3. Federal discretionary spending: The choice here is straightforward: the amount of revenue raised from ending the Bush tax cuts on incomes over $250,000 is almost the same as the total cuts to federal discretionary spending. Republicans are eager to stop the Pentagon’s half of the automatic cuts. While many Democrats want to protect the Pentagon, they also want to block the slashing of vital services for families and all the other things—from environmental protections to diplomatic functions—that the federal government does. Progressives should focus on those services that most support low-income and working families, like Pell grants, Head Start, WIC, and food stamps. These are very popular with the public and make the choice crystal-clear.
In response to the Pentagon lobbying for more, progressives should argue that Pentagon spending can easily be trimmed, since even if the automatic cuts go through, the Pentagon will still be spending more than at the height of the Cold War. Over the next four years, progressives will need to drive home the point that Pentagon spending creates far fewer jobs than spending on health care, education, and other domestic programs, so that reshaping the Pentagon for the 21st century makes both military and economic sense.
It is crucial that progressives link spending choices to jobs. For example, if unemployment insurance for the long-term unemployed is allowed to expire at the end of the year, the loss of benefits to 5 million people will result in another 448,000 being pushed onto the unemployment rolls in 2013. In fact, the biggest job losses among the many choices facing Congress would come from ending long-term unemployment insurance and cutting domestic spending.
4. Good jobs: One thing not on the immediate fiscal agenda is a program to create good jobs. It should be, as the sluggish economy and long-term decline in wages and benefits promises to keep millions of Americans out of work and a growing share of the workforce struggling to make ends meet. Progressive should use the fiscal showdown to go beyond highlighting the job impact of spending cuts. Instead, we should put forth a two-pronged jobs agenda and make this the central push for the next four years.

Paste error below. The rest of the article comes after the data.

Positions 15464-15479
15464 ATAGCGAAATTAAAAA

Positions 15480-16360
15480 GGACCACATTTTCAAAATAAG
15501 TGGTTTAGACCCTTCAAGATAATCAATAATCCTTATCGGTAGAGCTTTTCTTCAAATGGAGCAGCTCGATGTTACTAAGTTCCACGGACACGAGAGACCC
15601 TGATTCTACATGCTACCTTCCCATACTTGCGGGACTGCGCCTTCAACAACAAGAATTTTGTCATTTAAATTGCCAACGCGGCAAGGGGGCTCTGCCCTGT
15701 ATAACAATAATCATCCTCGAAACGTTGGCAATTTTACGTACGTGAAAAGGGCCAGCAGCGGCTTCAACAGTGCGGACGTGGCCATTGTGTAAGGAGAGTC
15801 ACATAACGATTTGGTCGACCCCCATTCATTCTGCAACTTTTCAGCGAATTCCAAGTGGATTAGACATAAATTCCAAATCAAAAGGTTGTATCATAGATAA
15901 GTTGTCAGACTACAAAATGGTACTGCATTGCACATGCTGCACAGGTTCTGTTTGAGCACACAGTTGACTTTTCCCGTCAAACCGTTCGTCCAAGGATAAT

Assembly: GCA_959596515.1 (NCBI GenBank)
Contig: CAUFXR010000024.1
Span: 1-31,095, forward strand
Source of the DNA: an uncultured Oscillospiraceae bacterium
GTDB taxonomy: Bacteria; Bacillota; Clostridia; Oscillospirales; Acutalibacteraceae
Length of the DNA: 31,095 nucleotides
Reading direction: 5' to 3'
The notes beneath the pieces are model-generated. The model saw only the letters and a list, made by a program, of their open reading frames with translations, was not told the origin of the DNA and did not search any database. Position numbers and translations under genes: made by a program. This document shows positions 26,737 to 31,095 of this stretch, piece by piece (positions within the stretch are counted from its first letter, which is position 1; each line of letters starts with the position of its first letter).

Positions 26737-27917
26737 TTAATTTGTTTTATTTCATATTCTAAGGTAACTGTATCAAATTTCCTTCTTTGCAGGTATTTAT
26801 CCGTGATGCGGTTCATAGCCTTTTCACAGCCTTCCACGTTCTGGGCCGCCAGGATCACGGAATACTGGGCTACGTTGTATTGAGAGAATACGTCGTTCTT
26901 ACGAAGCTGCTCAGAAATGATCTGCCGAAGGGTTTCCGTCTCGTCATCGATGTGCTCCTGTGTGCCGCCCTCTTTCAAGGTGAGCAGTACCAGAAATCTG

One prong is investment to create jobs: infrastructure, green jobs, “caring jobs” like daycare, elder care, and putting more teachers in our classrooms. We should be pushing for a big youth jobs program. The second prong is job quality: restoring the rights of people to effectively organize unions, modernizing basic work standards by doing thing like raising the minimum wage and indexing it to inflation, and requiring all employers to provide a set number of paid sick days.
The Affordable Care Act will address the growing problem of jobs not coming with health care; here implementation is key. We should also be pushing for the establishment of a new retirement program, such as that proposed by Senator Tom Harkin, under which workers would put aside a share of earnings in a pooled, professionally managed plan, with guaranteed, lifetime benefits at retirement or upon permanent disability.
The push for the comprehensive progressive economic agenda above—fair taxes, stronger social insurance programs, protecting vital public services for working families, and investment in good jobs —should start with the upcoming fiscal showdown. The battle between a vision of prosperity for working families and the middle class versus more for millionaires and CEOs is one we should wage for the next four years.
Richard Kirsch is a Senior Fellow at the Roosevelt Institute, a Senior Advisor to USAction, and the author of Fighting for Our Health. He was National Campaign Manager of Health Care for America Now during the legislative battle to pass reform.
Cross-posted from The Roosevelt Institute’s Next New Deal blog
The Roosevelt Institute is a nonprofit organization devoted to carrying forward the legacy and values of Franklin and Eleanor Roosevelt.
Photo credit: AP/Carolyn Kaster